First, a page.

As the new NBA season rapidly approaches (seriously, between LAC’s WCF run and the overall offseason being a month shorter than normal, it feels like we didn’t have a “dead period” at all this year), we’re walking through every player on the Clippers roster one-by-one to lay out expectations for the upcoming season. Today, I’m taking a look at rookie guard Jason Preston.
Weight: 187 lbs
Years in NBA: R
Key Stats: As a Junior at the University of Ohio, started all 20 games he played and posted averages of 34.6 minutes, 15.7 points, 7.3 assists, 7.3 rebounds, 1.5 steals, and 3.0 turnovers per game while shooting 51.4% from the field and 39.0% from three.
Contract Status: As a second-round pick, Preston signed a 3-year minimum-salary contract for a piece of the Clippers’ taxpayer mid-level exception. The first two seasons are fully guaranteed.
I’m not here to rob anyone of their irrational love for unproven prospects, but I’ll say the same thing about Jason Preston as I’d say about any second-round rookie: the expectations for his first season in the NBA are essentially zero. That’s actually a good thing. There’s no pressure on Preston (or Brandon Boston) to contribute right away, and there shouldn’t be. Jason will get a chance to play for the big club this season, and not just in garbage time: as the third point guard behind Reggie Jackson and Eric Bledsoe, both of whom will turn 32 during the upcoming campaign, he’s sure to get at least a dozen games of real rotation mintues as an injury fill-in, and potentially quite a few more than that. We shouldn’t expect a second round rookie point guard to be a positive contributor in that sample, and that’s ok! What we’re really looking for is ability, something to encourage us that there’s room to grow into a positive rotation contributor in the upcoming years. And if he actually is a positive, that’s even better! It’s nice to leave some room for expectations to be exceeded instead of setting expectations at the level of a best-case scenario.
A lot of times with players on the fringe of the NBA, we look for a guy’s “NBA skill.” To put what I said above about looking for ability over positive contributions another way, with a guy like Preston we’re going to be less concerned with whether or not his presence makes the Clippers more likely to win games, and more concerned with whether or not he is legitimately good enough at the things he’s supposed to be good at to impact games in those specific areas. Think about someone like Jerome Robinson–while he often played hard and worked his way into being a roughly neutral second-unit defender despite pre-draft questions on that end of the floor, everyone was confident that the one thing he was definitely going to be able to do at the next level was shoot the basketball. He made 31% of his 252 three-point attempts in his three-year NBA career, which is now over.
For Preston, that “NBA skill” is going to be his passing. Touted as a basketball genius with elite floor vision, if Preston is going to have a major role long-term in the league it will be because he’s capable of combining his passing ability, vision, and above-average size for an NBA point guard to maximize advantages created by screens and cuts and find teammates for easy and efficient looks.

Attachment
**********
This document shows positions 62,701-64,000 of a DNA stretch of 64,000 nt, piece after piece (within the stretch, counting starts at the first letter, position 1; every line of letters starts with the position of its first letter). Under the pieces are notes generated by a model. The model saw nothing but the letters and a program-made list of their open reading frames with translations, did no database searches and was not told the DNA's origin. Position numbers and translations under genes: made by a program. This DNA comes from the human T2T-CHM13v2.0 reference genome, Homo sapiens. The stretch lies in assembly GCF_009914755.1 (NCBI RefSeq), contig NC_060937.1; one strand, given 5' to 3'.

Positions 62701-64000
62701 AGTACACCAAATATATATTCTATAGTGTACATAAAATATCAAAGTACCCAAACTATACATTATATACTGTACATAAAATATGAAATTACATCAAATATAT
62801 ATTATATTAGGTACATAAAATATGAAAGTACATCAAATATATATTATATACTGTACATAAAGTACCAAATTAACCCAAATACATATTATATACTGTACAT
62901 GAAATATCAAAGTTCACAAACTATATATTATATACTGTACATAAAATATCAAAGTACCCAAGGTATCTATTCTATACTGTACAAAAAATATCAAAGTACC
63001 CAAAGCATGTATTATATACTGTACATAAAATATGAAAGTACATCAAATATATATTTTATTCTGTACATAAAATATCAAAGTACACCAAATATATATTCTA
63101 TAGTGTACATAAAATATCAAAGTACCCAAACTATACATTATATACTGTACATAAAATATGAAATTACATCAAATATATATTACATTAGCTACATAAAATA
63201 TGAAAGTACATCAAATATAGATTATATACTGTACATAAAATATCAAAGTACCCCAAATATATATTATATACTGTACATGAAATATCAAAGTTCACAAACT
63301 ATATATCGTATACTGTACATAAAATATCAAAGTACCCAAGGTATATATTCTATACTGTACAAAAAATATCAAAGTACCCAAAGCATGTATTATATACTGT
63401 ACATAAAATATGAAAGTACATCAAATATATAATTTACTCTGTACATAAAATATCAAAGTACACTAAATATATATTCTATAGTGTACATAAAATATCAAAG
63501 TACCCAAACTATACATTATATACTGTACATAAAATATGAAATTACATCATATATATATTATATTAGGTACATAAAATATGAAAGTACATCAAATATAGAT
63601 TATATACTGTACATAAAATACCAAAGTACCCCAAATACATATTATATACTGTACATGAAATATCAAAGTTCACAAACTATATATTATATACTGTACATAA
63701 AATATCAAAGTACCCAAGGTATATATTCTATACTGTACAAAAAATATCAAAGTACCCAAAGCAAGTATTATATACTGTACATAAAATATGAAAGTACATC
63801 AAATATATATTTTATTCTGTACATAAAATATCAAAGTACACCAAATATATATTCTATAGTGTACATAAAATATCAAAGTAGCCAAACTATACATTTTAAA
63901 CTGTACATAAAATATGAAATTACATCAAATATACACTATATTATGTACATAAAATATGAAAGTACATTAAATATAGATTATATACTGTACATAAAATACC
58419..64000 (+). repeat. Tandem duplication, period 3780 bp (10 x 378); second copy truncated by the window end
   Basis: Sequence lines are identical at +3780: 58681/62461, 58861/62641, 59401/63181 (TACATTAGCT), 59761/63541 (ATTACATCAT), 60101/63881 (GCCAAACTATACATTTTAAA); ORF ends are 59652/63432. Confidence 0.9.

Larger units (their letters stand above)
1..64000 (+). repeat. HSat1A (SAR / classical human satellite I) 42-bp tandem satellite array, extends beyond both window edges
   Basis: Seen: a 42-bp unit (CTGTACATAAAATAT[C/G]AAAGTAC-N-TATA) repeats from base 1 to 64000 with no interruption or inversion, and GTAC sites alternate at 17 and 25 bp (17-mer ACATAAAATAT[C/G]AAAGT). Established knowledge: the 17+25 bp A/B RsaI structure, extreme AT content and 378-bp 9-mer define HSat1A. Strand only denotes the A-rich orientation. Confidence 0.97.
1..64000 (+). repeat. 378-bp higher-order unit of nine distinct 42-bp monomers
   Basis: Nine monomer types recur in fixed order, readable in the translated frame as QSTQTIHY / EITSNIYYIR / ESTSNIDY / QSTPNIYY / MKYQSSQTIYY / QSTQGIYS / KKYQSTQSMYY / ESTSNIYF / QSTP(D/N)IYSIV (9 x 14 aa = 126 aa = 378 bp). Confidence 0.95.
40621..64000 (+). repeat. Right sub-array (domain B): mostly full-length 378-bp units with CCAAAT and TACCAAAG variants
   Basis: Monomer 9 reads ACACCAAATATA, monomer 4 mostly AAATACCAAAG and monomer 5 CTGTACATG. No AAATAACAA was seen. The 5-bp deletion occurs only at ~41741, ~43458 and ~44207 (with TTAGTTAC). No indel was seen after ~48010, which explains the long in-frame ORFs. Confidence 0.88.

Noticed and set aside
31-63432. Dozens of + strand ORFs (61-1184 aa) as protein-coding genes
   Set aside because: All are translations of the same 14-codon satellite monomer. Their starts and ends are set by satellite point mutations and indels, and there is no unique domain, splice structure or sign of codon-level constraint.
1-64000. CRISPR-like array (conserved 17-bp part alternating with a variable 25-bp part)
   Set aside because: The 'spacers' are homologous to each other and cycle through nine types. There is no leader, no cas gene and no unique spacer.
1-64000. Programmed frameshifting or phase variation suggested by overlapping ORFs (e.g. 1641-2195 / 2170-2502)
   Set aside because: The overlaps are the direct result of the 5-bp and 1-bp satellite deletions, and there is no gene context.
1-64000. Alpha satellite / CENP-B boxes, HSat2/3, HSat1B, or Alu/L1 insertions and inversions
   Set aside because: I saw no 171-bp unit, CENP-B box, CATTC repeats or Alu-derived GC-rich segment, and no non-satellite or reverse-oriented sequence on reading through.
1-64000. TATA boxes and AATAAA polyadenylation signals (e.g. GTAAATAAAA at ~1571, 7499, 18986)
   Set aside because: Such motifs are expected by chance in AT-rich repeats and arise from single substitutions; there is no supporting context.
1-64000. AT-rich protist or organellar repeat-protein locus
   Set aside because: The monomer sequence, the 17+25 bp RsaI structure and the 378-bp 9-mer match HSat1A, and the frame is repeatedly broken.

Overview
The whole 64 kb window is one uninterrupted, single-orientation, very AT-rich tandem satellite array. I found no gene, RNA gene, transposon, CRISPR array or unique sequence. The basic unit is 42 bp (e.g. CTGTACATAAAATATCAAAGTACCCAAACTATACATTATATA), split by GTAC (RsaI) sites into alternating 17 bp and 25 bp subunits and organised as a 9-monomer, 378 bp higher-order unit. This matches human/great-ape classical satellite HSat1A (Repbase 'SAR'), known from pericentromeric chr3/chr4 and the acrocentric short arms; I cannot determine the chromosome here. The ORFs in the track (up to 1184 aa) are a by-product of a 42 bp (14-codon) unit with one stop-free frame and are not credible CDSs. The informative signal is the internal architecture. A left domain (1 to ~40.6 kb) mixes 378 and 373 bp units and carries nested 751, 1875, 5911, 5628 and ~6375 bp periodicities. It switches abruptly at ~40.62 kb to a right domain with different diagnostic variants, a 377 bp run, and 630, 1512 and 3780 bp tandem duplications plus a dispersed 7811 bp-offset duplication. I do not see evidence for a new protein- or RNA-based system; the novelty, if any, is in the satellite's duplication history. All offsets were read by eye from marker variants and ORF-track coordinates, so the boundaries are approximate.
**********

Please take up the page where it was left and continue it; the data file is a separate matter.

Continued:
If one thing is going to hold Preston back at this level–both in the short and long-term–it’s going to be his athleticism. On offense, we’re going to need to see enough burst for him to consistently create advantages against defenses to unlock his passing. And on defense, where he was bullied at times in Summer League, he’ll need to get stronger and improve his positioning to have a chance against the extreme speed and skill of NBA point guards. A few other things to track: while his college shooting numbers were good, the distribution and form put his three-point shot more in the “TBD” column as far as projecting NBA production goes. And while he’s a good passer, he has a habit to leave his feet without a plan, which is going to turn into ugly turnovers when lengthy NBA defenses are closing down his passing angles and talent alone isn’t enough to bail him out of the bad situations he drives into.
Preston is part of a crew of young, unproven prospects that make up the entirety of LAC’s depth this season behind a proven, veteran core rotation. The team’s hope is certainly that between reclamation project gambles (like Justise Winslow and Harry Giles) and their rookies (plus sophomore guard Jay Scrubb, who essentially redshirted last season), one or two guys are able to exceed expectations enough this season to be considered part of the equation going forward. While there’s definitely question marks around his game, and we certainly shouldn’t expect Preston to have a breakout season, he’ll get opportunities to impress and has an intriguing skillset that could end up being valuable to this team in the coming years.